A team directed by Mary Brooks, member of the PortEconomics team, worked with the American Association of Port Authorities (AAPA) to offer AAPA members an opportunity to identify users' perceptions of the quality of service at member ports.
Over 200 respondents, from three user groups (cargo interests, shipping lines and supply chain partners) took valuable time to provide us with their insights based on their experience with port service.
Examining service delivery effectiveness in seven North American container ports, with more than 250,000 TEUs in volume, Dr. Mary R. Brooks in collaboration with Dr. Tony Schellinck provided the management of each port with useful data on their performance as seen by the three user groups. Each port had a unique portfolio of factors to invest for improvement, and many ports found a usable "market for awareness" opportunity. East and West Coast patterns were also noted. They also provided the AAPA with the top line results of the survey.
Participating ports all reported that the Determinance/Importance Performance Gap Space provided a framework, which could be readily understood by their partners and staff, and on which they could determine improvement initiatives.
The exercise built on and expanded the conceptual work that had been developed by a Halifax, Canada based team consisting by Dalhousie University Professors Dr. Mary R. Brooks & Dr. Tony Schellinck, and PortEconomics co-director Thanos Pallis, Adjunct Professor at the same University. The instrument had been exploratory implemented in selected ports in Canada and the US. In collaboration with other PortEconomics members, the team aims to develop and apply the instrument in beyond North America, with the first phase including Europe.
You might download click here to download the full report @ the AAPA website: The AAPA Port Customer Service Initiative Report
North American Research
Brooks, Mary R., Douglas (Tony) Schellinck and Athanasios A. Pallis (2011). Port Effectiveness: Users' Perspectives in North America, Transportation Research Record, 2222, 34-42. (an early version of the study is available via PortEconomics - Port Effectiveness: Users' perspectives in North America, while the definite version of it is available via the TRR homepage).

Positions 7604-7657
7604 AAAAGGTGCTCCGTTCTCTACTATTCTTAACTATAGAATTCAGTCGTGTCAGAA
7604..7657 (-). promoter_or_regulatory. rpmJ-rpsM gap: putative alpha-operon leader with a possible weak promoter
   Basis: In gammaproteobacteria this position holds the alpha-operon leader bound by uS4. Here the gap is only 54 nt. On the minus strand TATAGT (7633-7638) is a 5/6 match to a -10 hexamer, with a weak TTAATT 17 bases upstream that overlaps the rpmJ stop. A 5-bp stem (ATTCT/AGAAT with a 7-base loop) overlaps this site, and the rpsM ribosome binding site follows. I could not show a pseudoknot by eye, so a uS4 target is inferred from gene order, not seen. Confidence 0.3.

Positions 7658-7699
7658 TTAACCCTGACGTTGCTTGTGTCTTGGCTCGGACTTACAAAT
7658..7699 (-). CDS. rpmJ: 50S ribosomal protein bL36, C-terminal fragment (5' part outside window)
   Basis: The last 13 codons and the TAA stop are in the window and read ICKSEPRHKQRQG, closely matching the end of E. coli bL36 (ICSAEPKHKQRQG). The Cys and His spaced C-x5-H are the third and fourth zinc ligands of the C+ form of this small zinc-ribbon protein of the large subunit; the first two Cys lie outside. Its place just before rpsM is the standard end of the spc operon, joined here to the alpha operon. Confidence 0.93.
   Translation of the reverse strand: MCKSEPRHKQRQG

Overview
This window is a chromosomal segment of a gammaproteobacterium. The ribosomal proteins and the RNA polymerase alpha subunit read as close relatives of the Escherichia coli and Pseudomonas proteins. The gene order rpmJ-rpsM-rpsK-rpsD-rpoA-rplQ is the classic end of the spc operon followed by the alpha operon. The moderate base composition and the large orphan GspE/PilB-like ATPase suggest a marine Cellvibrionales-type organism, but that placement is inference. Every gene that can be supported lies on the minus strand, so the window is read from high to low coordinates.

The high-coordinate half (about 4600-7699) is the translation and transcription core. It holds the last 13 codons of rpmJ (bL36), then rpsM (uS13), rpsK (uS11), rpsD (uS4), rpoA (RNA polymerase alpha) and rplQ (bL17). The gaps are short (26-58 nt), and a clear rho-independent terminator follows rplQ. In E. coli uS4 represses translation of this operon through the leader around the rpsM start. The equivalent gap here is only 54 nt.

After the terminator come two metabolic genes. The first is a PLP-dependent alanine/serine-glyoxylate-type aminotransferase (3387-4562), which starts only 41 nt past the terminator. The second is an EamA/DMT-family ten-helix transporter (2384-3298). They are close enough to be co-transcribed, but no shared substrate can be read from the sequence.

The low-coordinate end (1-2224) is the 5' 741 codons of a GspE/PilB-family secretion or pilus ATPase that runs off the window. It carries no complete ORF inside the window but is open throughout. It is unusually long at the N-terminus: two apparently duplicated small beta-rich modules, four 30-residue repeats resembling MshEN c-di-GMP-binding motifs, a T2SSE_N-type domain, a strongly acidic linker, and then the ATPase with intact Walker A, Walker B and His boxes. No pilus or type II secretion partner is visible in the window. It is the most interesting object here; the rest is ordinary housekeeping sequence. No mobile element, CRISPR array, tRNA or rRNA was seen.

- Brooks, Mary R., Tony Schellinck and A. A. Pallis (2011). A Systematic Approach for Evaluating Port Effectiveness, Maritime Policy and Management, 38 (3), 315-334 (an early version of the study is available via PortEconomics - 2011-MPM-Brooks, Schelinck, Pallis, while the definite version of it is available via the Journal's webpage: Maritime Policy and Management)
- European Sea Ports Organisation (2012). European Port Performance Dashboard (developed by ESPO in collaboration with several members of the PortEconomics team).[/span]
PortEconomics associated member Mary Brooks chaired the UNCTAD discussions on possible ways to measure and compare the performance of seaports, during an Ad Hoc Expert Meeting on Assessing Port Performance that was held in Geneva on December 12, 20012.
Mary also delivered a presentation on the measurement of port effectiveness in port service delivery.
More than 80 per cent of merchandise trade by volume is seaborne, and the share is even higher for most developing countries. In many cases, over 95 per cent of a developing country's international trade passes through one main seaport. Increased port performance can lead to lower transport costs and help boost a country's competitiveness.